Climbing rope information


Which rope do I need

With so many rope sout there and so many people trying to sell you the one that can do everything, what information can we really take on board.

So will one rope really be enough for all of our climbing needs? In short no…..

Lets start below with the symbols that are on the packaging and at the end of the ropes, their meanings and a little about their uses;

Used in a single form as the name suggests. Used for rock climbing, suited for climbs that require little wandering about and are relatively straight.


  • Single pitch trad climbing
  • Sport climbing
  • Indoor wall climbing

Single ropes are getting thinner and it is possible to get two 9mm ropes and use them as half ropes, this broadens your options especially if in a working context having two people on one rope for short roping. Abseils are possible with single rope but have to be double up so can limit your decent options on longer routes.

Half ropes, are recommended where the routes may be of longer length, may have gear that is not the best so you go with safety in numbers, maybe want to create a baby bouncer effect with the  gear or routes the meander and would cause rope drag if using a single.


  • Longer climbs
  • Trad routes
  • Ice climbing
  • Routes with poor gear

Not used as much as newer ropes are getting less in diameter and having greater uses, both ropes are required to be clipped into all clips, and ropes tend to be very thin. This saves on weight for carrying between two climbers and allows the ropes to be used as a single but giving the advantage of a full rope length abseils.


Alpine routes with planned abseil decent.

These ropes are specific to mountain walks or glaciers, often very thin to save weight but if being used in a short roping/ security on steep ground context these ropes can be very dificult to hold. These ropes are not suitable for climbing or mountaineering.


 So Single , halfs or double ropes

After deciding which type of climbing you will be doing most of I would probably go for a rope that best suites this style of climbing. I have no rope I use more than others but will tend to stick to specific trends.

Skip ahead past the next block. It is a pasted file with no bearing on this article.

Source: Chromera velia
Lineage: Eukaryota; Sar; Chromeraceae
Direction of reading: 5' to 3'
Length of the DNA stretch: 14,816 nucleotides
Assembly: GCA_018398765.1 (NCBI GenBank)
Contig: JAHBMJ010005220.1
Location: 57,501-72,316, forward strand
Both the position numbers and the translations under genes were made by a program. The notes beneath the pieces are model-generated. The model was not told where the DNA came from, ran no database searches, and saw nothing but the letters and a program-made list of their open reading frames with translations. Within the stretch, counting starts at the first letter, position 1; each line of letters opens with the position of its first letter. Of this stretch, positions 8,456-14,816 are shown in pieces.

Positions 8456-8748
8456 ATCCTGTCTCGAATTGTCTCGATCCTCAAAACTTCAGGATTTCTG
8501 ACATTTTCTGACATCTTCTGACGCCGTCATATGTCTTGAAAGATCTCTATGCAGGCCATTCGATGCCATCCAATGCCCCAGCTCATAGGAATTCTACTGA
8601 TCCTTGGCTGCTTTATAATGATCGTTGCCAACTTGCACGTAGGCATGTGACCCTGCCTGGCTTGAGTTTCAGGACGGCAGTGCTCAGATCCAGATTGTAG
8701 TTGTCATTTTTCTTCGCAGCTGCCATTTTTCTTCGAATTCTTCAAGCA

If i’m out sport, single pitch climbing or climbing at the indoor wall I will take my single rope.

If I was going on a mountain crag/sea cliff climbing or big mountains I use twin ropes.

I dont own a set of double ropes as I take my skinny half ropes which weigh minimal but have more uses.


So next is the thickness or the diameter of the rope,

  • Single can be anywhere from 9-11mm
  • Half ropes from 8 -9mm
  • Double ropes can go as small as 7mm

The thinner your ropes the more they will stretch, wear out faster & may be harder to hold a fall. However they will be lighter and easier to carry while trying routes at your limit.

Thicker ropes will be heavier and harder to carry as more bulky. These will last longer though, not stretch as much and are better as a rope for starting out.

Your belay device can play a very important role and always do your research as to what device works better on thin/thicker ropes.

Dry Treated or not

This is very simple…… are you going to climb in the wet?

So which rope

I always stay stick to what you know, personally I use Beal ropes. I find these last long, feel good to use and have excellent choice of colours!

Single rope I use for sport climbing is Beal Verdon or Top gun….

The Verdon is 9mm and 60 mtr long, the thinnest rope you can have on a single and 70 metres as lots of sports rope internationally need a slightly longer rope, I use this rope whe  I am climbing at my limit as it weighs a little less.

The Top gun is 10.5mm in diameter and 50 mtrs long, the perfect rope for working sport routes, it last a very long amount of time and can take lots of falls without the sheeth even looking like its had any wear. Unfortunately it is a little on the heavy side though.


As for half ropes I use Beal Icelines or if I am in a working context I use a pair of Verdons….

The Icelines are 8.1mm and 60mtrs in length, these are the best ropes for ice climbing & alpinism.

The pair of Verdons I use as half ropes but in a working context,often we will climb in a three and with a person on either rope it needs to be a minimum of a single rope, these ropes are perfect for the job as still light.


So that first rope?

I would recommend 50 metres as this will be perfect for all indoor walls in the UK, will be suitable for most single pitch crags throughout the UK and good as a sport route. Always make sure you read the guidebook to make sure your rope is long enough to get to the ground again.

Diameter I would go for around 10mm, it will be easy enough to hold a fall, could last a reasonable amount of time and will not stretch so much your risking ground falls from a desent height.

I always tend to have a dry treated rope, this means when (Not if) you get caught out it makes your life coiling and drying your rope out much easier. You may need to continue your journey with your rope if mountaineering and a light rope is much better than a wet rope!


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